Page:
Wednesday, May 4th marked the last day of the 2016 regular legislative session in Connecticut. It was a difficult year for many in our state, as deep cuts to critical government programs are being implemented across virtually every sector. Over the last few weeks, we've seen the executive and legislative branches clashing repeatedly over budget negotiations in an effort to mitigate a projected $900 million deficit in FY 2017. The final budget agreement will be finalized and voted on this coming Thursday, May 12, when the entire CT General Assembly will return for a special budget session. While we will not know the extent of the cuts and how they will impact Connecticut's health and environment for another week, there were some significant legislative victories this year to celebrate! Victories include:
Passage of first of its kind legislation to protect pollinator's health by restricting the use of neonicotinoid pesticides that are toxic to bees and other pollinators. The law also establishes a pollinator health task force to study the decline of pollinators in Connecticut and take steps to promote and develop pollinator-friendly habitat.
Legislation to reduce the amount of unnecessary and wasteful consumer-based packaging used in manufacturing every day consumer goods.
The legislature approved $6 million in virtual net metering credits for municipalities seeking to increase clean solar development in their communities.
New legislation to require greater transparency and oversight during the removal of trees on private property.
There were a number of good environmental bills that unfortunately did not get a vote before the midnight end-of-session deadline. Important legislation that did not pass in 2016 included a bill that would eliminate toxic flame retardants in children's products and household furniture, legislation to reduce pollution from single-use disposable shopping bags, and a resolution to enact a referendum vote on a constitutional amendment to preserve State-owned lands (the resolution passed the Senate and House but unfortunately did not receive the two-thirds vote needed in the House to put the amendment on the ballot for a vote this November).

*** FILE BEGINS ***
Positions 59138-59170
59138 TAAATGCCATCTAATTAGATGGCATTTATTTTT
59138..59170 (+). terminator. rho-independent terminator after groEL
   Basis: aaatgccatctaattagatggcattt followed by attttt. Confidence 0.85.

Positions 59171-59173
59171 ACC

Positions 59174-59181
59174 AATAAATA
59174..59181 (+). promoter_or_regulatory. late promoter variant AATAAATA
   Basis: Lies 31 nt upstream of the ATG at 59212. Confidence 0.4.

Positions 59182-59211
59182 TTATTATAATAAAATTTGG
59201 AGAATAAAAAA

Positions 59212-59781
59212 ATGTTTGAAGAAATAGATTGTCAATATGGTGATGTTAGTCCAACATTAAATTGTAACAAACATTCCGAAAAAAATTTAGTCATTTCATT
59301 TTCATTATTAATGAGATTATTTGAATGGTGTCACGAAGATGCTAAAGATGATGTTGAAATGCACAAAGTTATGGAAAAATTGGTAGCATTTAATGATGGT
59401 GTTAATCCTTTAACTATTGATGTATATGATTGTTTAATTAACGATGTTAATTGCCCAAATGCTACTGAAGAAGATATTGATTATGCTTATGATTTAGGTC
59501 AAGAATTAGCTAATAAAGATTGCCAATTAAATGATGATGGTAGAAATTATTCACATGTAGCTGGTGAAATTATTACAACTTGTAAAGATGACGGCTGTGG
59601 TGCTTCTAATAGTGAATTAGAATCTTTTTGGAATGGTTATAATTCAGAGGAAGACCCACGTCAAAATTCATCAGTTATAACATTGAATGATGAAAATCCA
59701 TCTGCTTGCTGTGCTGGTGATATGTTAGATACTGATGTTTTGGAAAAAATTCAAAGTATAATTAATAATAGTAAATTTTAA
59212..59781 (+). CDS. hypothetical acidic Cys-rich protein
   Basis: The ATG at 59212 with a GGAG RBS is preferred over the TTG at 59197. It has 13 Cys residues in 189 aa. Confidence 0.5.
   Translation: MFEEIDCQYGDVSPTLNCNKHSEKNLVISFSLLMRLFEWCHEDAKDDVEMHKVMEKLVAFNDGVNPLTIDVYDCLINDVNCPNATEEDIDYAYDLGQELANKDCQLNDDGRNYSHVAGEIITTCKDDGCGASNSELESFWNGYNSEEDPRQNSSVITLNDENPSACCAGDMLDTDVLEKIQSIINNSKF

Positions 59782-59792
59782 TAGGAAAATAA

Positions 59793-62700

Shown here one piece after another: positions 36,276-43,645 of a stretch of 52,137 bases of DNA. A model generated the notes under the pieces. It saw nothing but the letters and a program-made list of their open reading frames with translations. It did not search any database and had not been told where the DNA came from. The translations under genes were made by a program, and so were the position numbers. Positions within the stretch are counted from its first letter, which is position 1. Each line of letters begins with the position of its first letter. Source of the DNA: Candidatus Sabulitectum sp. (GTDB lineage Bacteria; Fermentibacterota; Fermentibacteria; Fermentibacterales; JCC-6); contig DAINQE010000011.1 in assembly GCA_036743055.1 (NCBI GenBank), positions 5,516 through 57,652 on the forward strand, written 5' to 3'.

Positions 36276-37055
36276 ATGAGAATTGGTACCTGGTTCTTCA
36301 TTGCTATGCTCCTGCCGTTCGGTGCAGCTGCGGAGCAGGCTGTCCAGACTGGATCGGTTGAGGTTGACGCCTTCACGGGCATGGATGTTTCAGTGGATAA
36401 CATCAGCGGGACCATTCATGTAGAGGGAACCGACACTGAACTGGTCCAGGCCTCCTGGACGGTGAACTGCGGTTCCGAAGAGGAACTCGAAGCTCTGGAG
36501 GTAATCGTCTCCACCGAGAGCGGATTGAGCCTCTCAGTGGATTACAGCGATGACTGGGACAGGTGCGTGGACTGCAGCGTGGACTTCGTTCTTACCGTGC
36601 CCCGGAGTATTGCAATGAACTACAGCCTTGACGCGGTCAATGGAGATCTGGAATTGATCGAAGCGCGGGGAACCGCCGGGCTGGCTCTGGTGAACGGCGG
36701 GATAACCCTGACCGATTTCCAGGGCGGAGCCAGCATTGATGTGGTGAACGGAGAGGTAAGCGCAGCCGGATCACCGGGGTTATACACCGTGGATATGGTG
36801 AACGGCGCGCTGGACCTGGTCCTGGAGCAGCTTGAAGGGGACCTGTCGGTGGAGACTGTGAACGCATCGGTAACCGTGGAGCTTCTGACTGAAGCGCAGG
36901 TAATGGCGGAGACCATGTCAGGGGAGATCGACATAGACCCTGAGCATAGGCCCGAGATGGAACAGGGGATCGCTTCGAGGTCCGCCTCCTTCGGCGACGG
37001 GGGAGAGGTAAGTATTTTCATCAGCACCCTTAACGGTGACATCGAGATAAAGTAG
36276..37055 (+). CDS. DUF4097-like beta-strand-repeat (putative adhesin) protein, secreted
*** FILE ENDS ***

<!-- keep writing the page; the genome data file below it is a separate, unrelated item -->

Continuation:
These losses came as a disappointment to many advocates and members of the public who fought hard for these pro-environment measures in 2016, but the bills also garnered a growing body of bipartisan support that advocates hope to build on in 2017.
CCE would like to extend a special thanks to Rep. James Albis, Sen. Ted Kennedy Jr., Sen. Dante Bartolomeo, Rep. Diana Urban, Sen. Beth Bye, Rep. Phil Miller, Sen. Bob Duff, Rep. Joe Aresimowicz, Rep. Roberta Willis, Rep. Mary Mushinsky, Sen. Clark Chapin, Rep. John Shaban, Rep. Kim Rose, Rep. Noreen Kokoruda, Rep. Russ Morin, Rep. Michael D'Agostino, Rep. Joe Gresko, Sen. Tony Hwang, Rep. Jon Steinberg, Rep. Fred Camillo, Rep. Roland Lemar, Rep. Matt Lesser, Rep. John Hampton, Sen. Joe Markley, and the countless others who worked tirelessly on these critical environmental issues in 2016. We appreciate your efforts and look forward to working with you to continue fighting for Connecticut's environment during next year's CT legislative session!